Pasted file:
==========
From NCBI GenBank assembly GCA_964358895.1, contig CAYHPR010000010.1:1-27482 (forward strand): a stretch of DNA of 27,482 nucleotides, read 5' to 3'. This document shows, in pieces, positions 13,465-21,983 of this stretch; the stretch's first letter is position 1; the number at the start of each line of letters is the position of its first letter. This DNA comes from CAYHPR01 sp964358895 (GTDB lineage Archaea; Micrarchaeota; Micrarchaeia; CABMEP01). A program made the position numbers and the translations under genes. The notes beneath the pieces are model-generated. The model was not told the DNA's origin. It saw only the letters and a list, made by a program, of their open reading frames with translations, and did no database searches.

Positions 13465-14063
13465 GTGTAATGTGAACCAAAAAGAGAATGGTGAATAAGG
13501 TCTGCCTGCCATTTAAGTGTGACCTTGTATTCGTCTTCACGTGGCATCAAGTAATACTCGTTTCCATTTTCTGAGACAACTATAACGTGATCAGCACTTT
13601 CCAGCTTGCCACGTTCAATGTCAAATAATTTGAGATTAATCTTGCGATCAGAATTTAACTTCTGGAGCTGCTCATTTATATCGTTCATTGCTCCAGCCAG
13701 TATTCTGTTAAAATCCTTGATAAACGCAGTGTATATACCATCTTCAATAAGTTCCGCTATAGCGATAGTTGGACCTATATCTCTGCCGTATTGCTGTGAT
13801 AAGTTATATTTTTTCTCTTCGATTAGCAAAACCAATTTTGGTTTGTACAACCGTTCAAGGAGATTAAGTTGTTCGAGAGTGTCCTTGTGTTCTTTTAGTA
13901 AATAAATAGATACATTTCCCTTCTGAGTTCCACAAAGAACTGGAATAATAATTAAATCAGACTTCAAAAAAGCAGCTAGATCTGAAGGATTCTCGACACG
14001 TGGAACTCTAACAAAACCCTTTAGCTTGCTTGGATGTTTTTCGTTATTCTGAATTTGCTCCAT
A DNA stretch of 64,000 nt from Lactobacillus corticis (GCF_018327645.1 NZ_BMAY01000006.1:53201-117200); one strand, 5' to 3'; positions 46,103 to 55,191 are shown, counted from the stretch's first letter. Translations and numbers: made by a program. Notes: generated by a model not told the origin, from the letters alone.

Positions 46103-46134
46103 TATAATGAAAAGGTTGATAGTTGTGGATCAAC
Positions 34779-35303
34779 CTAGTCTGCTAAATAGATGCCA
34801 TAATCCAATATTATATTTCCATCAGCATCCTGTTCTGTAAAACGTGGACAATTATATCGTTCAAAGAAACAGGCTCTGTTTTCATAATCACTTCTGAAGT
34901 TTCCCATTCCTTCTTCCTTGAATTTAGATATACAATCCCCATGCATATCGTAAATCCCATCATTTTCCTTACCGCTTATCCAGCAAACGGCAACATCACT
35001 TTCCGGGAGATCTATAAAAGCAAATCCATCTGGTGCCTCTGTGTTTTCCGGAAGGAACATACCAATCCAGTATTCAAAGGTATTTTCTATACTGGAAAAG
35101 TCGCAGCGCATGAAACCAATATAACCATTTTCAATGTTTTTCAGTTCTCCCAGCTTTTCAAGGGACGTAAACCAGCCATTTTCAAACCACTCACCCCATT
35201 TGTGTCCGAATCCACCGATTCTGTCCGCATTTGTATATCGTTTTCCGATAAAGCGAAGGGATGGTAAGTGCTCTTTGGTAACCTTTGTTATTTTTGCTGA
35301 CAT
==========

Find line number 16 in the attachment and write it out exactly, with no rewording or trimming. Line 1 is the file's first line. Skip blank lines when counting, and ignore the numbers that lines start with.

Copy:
34901 TTCCCATTCCTTCTTCCTTGAATTTAGATATACAATCCCCATGCATATCGTAAATCCCATCATTTTCCTTACCGCTTATCCAGCAAACGGCAACATCACT